insane in the membrane.

i've been getting hounded by my case worker for the last few days for not going to class. but for all the hounds, all the naggers (i see you randy marsh), i say only that you ignore the autodidactic route i've been taking recently.

sure, i've been lying in bed in a catatonic state sick with fever and malaise. sure, all the textbooks are piled beside the dresser, covered in layers of dust. sure, sure, sure. but a wise man once said, education is all the things you remember after schooling is done. or something like that. two pennies for whoever can identify that wise man. godspeed.

yeah, it's really been about life's education lately, seeking out things that otherwise wouldn't be found. to a certain extent.

for instance.

today, i listened to an interview with renowned american neurologist oliver sacks. the year was 1987, and at the time, he was hyping a book called 'the man who mistook his wife for a hat.' quirky title to be sure, but the premise is a particularly striking one.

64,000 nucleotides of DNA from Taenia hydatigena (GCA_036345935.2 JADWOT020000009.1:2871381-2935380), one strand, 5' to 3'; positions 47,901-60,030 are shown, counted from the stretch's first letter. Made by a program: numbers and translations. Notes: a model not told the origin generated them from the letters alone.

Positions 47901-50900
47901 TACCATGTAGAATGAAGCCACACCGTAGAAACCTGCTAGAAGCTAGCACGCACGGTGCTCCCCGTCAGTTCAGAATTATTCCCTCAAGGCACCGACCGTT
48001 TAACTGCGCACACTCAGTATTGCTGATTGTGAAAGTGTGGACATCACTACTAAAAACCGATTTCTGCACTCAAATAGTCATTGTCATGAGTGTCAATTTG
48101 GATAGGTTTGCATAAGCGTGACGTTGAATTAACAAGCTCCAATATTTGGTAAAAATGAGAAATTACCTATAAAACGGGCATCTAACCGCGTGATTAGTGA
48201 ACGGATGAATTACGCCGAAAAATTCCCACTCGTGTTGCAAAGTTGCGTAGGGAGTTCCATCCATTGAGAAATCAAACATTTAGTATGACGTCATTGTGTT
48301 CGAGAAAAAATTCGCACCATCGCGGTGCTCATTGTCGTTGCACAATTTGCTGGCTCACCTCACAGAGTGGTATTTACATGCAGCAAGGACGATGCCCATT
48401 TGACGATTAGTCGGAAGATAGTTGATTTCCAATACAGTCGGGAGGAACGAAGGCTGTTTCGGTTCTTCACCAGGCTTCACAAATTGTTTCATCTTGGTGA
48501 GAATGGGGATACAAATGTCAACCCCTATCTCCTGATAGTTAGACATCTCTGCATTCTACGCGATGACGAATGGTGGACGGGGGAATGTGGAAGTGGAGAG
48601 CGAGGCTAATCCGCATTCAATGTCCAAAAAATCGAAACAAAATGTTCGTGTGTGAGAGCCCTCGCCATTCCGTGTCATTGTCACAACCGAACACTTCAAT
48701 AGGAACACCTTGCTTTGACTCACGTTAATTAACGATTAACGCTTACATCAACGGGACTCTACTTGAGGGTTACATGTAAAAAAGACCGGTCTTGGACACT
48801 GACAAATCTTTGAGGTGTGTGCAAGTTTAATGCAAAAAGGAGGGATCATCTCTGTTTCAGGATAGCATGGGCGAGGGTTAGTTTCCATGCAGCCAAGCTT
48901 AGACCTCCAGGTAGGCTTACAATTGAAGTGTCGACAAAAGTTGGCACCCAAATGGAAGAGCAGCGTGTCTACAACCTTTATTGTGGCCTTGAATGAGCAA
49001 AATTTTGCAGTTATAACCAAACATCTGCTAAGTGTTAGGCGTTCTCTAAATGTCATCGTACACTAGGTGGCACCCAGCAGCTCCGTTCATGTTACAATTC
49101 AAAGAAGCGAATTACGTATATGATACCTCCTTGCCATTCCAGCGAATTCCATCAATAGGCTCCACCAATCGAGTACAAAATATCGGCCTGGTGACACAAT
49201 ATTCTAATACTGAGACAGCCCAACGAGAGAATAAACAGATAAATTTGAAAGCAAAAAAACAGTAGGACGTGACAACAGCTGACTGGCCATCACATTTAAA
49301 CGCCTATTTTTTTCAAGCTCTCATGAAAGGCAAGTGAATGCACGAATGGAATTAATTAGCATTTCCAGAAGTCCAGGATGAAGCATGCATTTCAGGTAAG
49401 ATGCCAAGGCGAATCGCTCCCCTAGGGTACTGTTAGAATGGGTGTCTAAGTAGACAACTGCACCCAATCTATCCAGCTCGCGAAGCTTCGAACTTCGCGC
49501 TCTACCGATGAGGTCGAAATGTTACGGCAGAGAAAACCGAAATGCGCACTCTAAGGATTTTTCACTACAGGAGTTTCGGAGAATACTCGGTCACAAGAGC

a professor at a prestigious music academy. suddenly, our prof can't identify his students just by looking at them. yet, when he hears them talk or sing, he recognizes them instantly. things get worse, as everyday objects lose their visual meaning. hence the title. this poor bastard actually thought that his wife's head was a hat and reached for it accordingly. literally trapped in a world devoid of the visual cues that all human beings take for granted.

now don't be mistaken; he was hardly demented and remained a talented musician throughout. and according to dr. sacks, it would be music and sound that proved to be the best prescription for this condition, labeled visual agnosia.

in another case, a virile, sound-minded young man rolled out of bed one day, shrieking in horror, claiming that he awoke to find a leg, someone else's leg, in his bed. yet when he sprung out of bed to escape it, it was attached to his body in some ungodly way. he literally saw his own leg as some sort of god-forsaken demon appendage.

it turned out that he had a metastasizing brain tumor that had destroyed the part of the brain responsible for the visual/sensory representation of one's leg.

all of this of course, speaks to an important point. though the human brain has allowed us to dominate our epoch and achieve some truly great things, it really is our own worst enemy. read a newspaper and you'll see what i'm talking about.

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